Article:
Friday, March 02, 2007

Bird photo experiment





I wanted to take a picture of a red bellied woodpecker we saw a few days ago but the distance and not having a camera ready made it impossible. We have a spotting scope set up on a tripod in the house for bird watching so I put a digital camera (handheld) up to the eyepiece of the scope to see if I could get a photo of birds using that method. I was mildly surprised that the camera could actually focus and take a photo through the scope. I found that extending the camera's telephoto lens to about 50% of it's maximum gave the best results as in the photo of the junco. The downy woodpecker was taken with the lens fully extended and gave a blurry picture, the camera seemingly unable to focus as the out of focus warning lights came on. I took the photo despite the warning because I was afraid the bird would fly away.

The spotting scope has a zoom from 20x to 60x but I used it in the lowest setting as the light was severely diminished in any other setting. The camera's telephoto is 6x with the best results at 3x. I don't know what the final magnification actually is, whether 23x (20+3) or 60x (20x3) but the birds were shot at a distance of about 50 feet so the magnification is quite significant.

The subjects have to be carefully centered using the lcd because the size of the scope's objective lens limits the coverage. You can see how it cuts off the photo especially in the junco picture even with a 80mm objective lens.

Far from best for bird photography but fairly fast to set up and able to get some kind of a picture at long distance. A desperate measure at best. The good part is being in the warm house rather then stealthily trying to get close enough with your regular telephoto when it's cold and miserable outdoors .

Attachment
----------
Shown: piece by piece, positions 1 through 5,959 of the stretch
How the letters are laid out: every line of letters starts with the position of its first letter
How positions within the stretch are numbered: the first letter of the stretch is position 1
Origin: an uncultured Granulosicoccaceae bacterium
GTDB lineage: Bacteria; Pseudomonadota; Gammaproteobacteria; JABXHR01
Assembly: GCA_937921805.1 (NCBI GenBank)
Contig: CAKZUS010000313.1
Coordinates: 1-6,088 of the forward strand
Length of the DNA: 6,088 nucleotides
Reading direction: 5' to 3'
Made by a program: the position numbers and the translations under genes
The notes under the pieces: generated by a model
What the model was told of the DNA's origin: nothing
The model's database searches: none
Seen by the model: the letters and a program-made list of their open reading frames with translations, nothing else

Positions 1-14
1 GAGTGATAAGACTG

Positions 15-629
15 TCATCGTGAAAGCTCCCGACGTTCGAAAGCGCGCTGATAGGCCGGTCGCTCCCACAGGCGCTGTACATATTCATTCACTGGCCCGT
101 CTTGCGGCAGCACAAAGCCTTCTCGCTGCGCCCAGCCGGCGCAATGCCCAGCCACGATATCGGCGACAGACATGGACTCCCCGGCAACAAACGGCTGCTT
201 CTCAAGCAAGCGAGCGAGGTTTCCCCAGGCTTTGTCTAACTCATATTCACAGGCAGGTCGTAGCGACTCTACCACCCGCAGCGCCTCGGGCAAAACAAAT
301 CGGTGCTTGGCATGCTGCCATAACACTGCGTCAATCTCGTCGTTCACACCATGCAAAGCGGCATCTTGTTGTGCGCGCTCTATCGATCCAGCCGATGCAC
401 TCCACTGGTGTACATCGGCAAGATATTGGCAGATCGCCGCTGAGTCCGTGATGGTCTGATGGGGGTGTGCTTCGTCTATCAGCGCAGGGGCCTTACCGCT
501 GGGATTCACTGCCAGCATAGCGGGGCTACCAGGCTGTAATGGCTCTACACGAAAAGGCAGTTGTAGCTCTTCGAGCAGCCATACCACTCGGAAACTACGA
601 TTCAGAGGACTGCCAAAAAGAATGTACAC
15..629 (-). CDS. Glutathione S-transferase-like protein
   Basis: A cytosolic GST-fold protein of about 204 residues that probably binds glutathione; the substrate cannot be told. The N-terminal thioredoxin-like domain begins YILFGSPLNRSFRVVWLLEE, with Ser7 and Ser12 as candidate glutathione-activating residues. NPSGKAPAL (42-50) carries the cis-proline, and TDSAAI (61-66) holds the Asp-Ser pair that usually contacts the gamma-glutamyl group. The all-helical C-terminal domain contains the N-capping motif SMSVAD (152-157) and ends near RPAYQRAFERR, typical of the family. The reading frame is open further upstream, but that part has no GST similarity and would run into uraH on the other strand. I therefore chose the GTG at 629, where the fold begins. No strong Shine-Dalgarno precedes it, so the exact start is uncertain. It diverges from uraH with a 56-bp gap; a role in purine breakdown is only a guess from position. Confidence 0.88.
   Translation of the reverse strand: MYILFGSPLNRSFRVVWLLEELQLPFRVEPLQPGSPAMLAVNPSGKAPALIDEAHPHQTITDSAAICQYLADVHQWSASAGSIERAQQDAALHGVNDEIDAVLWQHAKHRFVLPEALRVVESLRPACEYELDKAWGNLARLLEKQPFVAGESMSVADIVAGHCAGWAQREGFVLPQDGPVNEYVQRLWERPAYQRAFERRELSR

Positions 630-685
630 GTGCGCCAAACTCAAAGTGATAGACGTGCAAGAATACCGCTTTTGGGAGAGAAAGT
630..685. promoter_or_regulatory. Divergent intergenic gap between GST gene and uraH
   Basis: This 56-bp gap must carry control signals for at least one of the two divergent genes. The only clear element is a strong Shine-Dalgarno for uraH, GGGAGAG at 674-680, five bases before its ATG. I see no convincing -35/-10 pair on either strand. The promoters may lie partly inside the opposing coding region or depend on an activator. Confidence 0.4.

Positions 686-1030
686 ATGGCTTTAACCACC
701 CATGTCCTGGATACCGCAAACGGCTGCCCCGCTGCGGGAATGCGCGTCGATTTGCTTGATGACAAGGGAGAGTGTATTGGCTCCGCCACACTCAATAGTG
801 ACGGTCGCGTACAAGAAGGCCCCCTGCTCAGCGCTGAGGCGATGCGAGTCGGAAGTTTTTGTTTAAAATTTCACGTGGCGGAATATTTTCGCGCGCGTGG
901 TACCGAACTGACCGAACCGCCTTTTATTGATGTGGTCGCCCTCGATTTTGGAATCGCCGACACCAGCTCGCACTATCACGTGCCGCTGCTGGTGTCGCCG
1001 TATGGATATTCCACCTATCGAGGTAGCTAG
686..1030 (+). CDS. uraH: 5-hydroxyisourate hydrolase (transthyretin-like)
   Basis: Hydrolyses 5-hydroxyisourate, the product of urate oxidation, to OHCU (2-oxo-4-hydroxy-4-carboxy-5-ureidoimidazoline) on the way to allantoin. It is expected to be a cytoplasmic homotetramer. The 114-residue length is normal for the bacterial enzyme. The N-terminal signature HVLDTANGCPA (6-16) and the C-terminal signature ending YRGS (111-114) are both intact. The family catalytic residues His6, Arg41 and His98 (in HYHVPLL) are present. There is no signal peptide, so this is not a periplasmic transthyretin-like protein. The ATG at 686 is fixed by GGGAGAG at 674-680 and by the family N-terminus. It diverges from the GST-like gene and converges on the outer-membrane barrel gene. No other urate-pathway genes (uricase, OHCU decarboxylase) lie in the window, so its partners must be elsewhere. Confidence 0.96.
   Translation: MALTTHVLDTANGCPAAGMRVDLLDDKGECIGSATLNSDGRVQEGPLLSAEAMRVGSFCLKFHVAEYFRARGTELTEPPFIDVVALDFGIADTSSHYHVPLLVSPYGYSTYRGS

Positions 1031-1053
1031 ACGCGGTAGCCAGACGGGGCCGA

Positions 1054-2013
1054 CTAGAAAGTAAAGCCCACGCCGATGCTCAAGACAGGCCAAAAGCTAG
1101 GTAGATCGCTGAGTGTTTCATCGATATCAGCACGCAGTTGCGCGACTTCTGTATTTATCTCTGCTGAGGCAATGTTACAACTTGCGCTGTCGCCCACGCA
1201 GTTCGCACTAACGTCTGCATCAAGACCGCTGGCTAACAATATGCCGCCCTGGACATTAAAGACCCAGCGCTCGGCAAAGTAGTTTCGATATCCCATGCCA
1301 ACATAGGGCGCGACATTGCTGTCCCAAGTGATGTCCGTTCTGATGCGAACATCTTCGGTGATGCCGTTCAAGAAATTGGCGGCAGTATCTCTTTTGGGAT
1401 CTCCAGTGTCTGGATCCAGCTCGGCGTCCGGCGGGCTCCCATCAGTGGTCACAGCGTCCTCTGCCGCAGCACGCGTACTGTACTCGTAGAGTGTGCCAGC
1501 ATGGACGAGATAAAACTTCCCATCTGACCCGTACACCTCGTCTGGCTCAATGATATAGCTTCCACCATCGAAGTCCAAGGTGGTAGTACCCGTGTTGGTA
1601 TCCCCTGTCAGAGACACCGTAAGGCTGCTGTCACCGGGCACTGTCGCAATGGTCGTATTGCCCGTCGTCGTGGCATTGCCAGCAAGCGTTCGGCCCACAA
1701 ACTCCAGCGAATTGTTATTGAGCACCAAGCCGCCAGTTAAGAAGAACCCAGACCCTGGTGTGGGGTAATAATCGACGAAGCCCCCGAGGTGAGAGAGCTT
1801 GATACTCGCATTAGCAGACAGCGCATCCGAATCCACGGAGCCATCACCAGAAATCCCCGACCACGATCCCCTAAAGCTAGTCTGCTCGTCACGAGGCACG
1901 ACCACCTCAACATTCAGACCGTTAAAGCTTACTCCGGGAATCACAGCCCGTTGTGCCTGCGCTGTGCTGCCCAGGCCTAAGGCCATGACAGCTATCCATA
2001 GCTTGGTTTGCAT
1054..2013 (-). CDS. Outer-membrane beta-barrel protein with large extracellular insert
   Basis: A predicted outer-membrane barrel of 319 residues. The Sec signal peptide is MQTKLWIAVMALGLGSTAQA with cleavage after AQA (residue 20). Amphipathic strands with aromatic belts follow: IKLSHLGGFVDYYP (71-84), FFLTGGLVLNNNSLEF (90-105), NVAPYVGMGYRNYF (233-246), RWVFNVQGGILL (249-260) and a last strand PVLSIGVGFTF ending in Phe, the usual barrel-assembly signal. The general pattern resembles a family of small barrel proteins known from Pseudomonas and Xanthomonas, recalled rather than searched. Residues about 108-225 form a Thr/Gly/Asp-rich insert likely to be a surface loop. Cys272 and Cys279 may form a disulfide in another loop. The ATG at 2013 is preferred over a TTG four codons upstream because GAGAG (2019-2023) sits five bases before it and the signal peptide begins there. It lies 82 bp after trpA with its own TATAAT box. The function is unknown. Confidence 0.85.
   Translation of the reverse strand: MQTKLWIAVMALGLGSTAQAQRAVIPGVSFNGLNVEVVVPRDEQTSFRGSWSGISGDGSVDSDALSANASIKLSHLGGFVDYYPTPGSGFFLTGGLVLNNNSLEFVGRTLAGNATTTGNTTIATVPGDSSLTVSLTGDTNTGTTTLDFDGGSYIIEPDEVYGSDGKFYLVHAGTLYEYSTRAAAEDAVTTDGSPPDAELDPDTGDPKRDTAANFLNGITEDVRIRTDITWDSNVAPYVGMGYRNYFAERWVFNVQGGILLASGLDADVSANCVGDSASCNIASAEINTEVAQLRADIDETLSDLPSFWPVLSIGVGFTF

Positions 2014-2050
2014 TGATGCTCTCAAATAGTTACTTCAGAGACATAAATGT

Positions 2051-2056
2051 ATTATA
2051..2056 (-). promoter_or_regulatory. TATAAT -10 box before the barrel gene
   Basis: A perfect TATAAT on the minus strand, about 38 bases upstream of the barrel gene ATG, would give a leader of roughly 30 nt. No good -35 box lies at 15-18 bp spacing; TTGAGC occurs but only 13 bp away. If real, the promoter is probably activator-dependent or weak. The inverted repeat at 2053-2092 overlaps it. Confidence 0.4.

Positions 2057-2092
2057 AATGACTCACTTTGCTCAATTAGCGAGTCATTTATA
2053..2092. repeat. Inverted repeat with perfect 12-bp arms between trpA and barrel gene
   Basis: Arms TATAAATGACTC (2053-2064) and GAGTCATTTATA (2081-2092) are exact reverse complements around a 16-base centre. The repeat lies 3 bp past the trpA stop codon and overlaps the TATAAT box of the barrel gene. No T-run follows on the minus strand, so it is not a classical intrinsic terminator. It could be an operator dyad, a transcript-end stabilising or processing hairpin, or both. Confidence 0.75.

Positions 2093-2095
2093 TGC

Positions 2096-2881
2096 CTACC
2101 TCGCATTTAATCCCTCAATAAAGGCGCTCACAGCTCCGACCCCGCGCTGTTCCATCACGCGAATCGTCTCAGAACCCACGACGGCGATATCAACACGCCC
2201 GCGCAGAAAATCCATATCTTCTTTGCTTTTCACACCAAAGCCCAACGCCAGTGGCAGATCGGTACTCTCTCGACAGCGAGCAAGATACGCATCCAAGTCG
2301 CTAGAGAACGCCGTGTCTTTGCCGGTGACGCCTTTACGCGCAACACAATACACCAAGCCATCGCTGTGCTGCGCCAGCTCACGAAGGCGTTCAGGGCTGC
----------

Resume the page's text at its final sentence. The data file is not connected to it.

5 Comments:

Blogger Annie in Austin said...

I like the idea of getting bird photos, but you're actually figuring out how to make technology work for you, Ki! Here it's not too cold, but the birds are skittish - it's almost impossible to sneak outside without them flying off.

There was a woodpecker on one of our front trees early this week, tentatively identified as a Ladderback. He might not be around much now, since a tree service removed the dying tree this morning.

Annie at the Transplantable Rose

9:40 AM  
Blogger Ki said...

Hi Annie,
Desperation is a goad. I actually was looking through a catalog and saw telescope adapters for cameras so I can't be credited for being so creative. Of course you would have to buy the correct adapter for your make of camera and I think these were for the more expensive single lense reflex cameras rather than the point and shoots I use, so hand holding was the only option.

Too bad about the ladderback woodpecker possibly/probably abandoning your yard. The dying tree must have provided a good source of food for it but would have been unsightly. There's always a trade off in either having a great looking yard or a wild life habitat. We thought leaving pruned branches and brush near the bird feeders would be a good thing for the birds but opted to get rid of the pile because it was too ugly.

4:17 PM  
Blogger Annie in Austin said...

Ki, if it were somewhere else in the yard we might have let the trunk stay up, as a snag, but this was in the front yard, very close to house, sidewalk, and cars, threatening the roof.

Annie

4:30 PM  
Blogger Digital Flower Pictures said...

I quite like that first picture. Did you think about trying to use the scope and a tripod?

1:31 PM  
Blogger Ki said...

Annie,
We cut down 3 wild cherry trees that had large dead branches or were just in the wrong location in the yard. Unfortunately we didn't even think about how we could have adversely affected the birds who may have frequented the trees. The trees were too ugly and had to go. My brother in law who is a woodworker took some of the tree trunks and sent us a finished section of trunk which looked gorgeous. So now I have mixed feelings that we took them out so cavalierly. In any case we've planted many more trees in the cherries' place so in time the birds will hopefully have a better environment to live in. Luckily we have many wild areas closeby, even in parks, that have lots of standing dead trees for the woodpeckers, nuthatches and other birds.

dfp,

I had the spotting scope attached to a tripod and handheld the camera up to the eyepiece. Kind of Rube Goldbergish but seemed to work - if not well.

6:28 PM  

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